Groundbreaking Discovery: The Magnetic Fields Around the Supermassive Black Hole Sgr A* Reveal New Insights into Black Holes’ Structure and Mechanisms

New view of the magnetic fields surrounding the black hole in the Milky Way

Scientists have made a groundbreaking discovery about the magnetic fields around the supermassive black hole Sagittarius A* (Sgr A*) at the center of our Milky Way galaxy. Researchers from various continents, totaling over 300, conducted the study using data collected by the Event Horizon Telescope (EHT). The research was published in two articles in The Astrophysical Journal Letters.

The discovery involved observing Sgr A* in polarized light for the first time, which revealed organized spirals of magnetic fields emanating from the black hole. These magnetic fields bear a striking resemblance to those observed around a similar black hole in M87, suggesting that strong magnetic fields may be a common characteristic of all black holes.

Further analysis showed that these magnetic fields may be enabling Sgr A* to launch powerful jets of material similar to what was observed in M87. This discovery provides valuable insights into the structure and strength of magnetic fields near black holes, shedding light on their feeding and expulsion mechanisms.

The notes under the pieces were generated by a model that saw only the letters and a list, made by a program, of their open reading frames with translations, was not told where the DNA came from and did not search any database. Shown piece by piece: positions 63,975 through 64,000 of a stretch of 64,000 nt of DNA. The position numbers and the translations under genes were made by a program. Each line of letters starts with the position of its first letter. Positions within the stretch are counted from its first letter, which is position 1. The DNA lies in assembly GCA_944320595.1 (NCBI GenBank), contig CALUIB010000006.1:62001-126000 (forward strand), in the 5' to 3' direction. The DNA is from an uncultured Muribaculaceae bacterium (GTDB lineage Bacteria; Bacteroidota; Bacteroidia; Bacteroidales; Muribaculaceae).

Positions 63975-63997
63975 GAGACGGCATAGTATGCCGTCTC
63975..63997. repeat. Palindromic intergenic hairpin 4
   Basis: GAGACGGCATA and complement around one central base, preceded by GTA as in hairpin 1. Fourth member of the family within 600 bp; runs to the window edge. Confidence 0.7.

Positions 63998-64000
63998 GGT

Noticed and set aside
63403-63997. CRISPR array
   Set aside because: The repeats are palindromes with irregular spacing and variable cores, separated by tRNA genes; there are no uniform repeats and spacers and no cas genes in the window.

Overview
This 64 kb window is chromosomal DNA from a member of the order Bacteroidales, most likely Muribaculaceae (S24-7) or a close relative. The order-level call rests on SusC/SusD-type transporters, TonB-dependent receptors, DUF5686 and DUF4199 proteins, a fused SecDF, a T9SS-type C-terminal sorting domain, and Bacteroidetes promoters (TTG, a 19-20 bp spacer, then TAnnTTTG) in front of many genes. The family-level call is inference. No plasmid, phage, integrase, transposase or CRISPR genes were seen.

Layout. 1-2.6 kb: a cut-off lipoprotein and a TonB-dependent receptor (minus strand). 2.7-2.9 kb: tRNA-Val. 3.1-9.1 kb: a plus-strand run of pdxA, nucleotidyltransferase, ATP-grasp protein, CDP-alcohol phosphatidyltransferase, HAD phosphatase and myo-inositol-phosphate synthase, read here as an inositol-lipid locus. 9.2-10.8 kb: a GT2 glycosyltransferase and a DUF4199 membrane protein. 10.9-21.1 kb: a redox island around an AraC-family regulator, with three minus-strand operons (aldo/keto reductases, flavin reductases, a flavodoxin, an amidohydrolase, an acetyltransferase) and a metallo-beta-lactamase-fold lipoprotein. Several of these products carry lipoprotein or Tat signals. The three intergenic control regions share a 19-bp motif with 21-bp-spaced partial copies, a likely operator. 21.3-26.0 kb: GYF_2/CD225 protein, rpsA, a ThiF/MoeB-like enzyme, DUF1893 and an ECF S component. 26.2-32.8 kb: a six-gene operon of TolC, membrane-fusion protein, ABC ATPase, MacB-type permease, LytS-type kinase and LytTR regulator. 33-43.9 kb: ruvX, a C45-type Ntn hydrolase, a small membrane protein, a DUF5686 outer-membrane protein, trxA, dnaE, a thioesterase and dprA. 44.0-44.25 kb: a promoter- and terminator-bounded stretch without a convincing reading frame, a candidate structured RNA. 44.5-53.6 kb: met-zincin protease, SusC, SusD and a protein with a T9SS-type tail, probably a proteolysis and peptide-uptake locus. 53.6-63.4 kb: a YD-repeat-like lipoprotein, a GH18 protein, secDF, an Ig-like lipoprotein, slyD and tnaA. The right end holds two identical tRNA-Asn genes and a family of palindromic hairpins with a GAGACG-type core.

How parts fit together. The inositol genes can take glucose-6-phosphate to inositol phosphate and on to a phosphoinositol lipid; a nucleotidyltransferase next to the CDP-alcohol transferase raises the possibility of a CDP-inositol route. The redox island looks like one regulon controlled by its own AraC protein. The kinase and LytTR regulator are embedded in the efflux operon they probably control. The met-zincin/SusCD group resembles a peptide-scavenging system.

Despite challenges associated with imaging black holes with polarized light, the data indicates that strong magnetic fields may be a universal characteristic of black holes. While it remains uncertain whether Sgr A* has a jet like M87’s, this new research raises intriguing possibilities for further investigation and understanding of these cosmic phenomena. The collaboration of telescopes worldwide, forming EHT, played a pivotal role in these groundbreaking observations highlighting the importance of international cooperation in advancing our knowledge of the universe.

In conclusion, this discovery marks an important step forward in understanding how supermassive black holes interact with their surroundings and how they affect their environment. Further studies will undoubtedly lead to even more exciting discoveries about these mysterious objects at the center of galaxies like ours.

Leave a Reply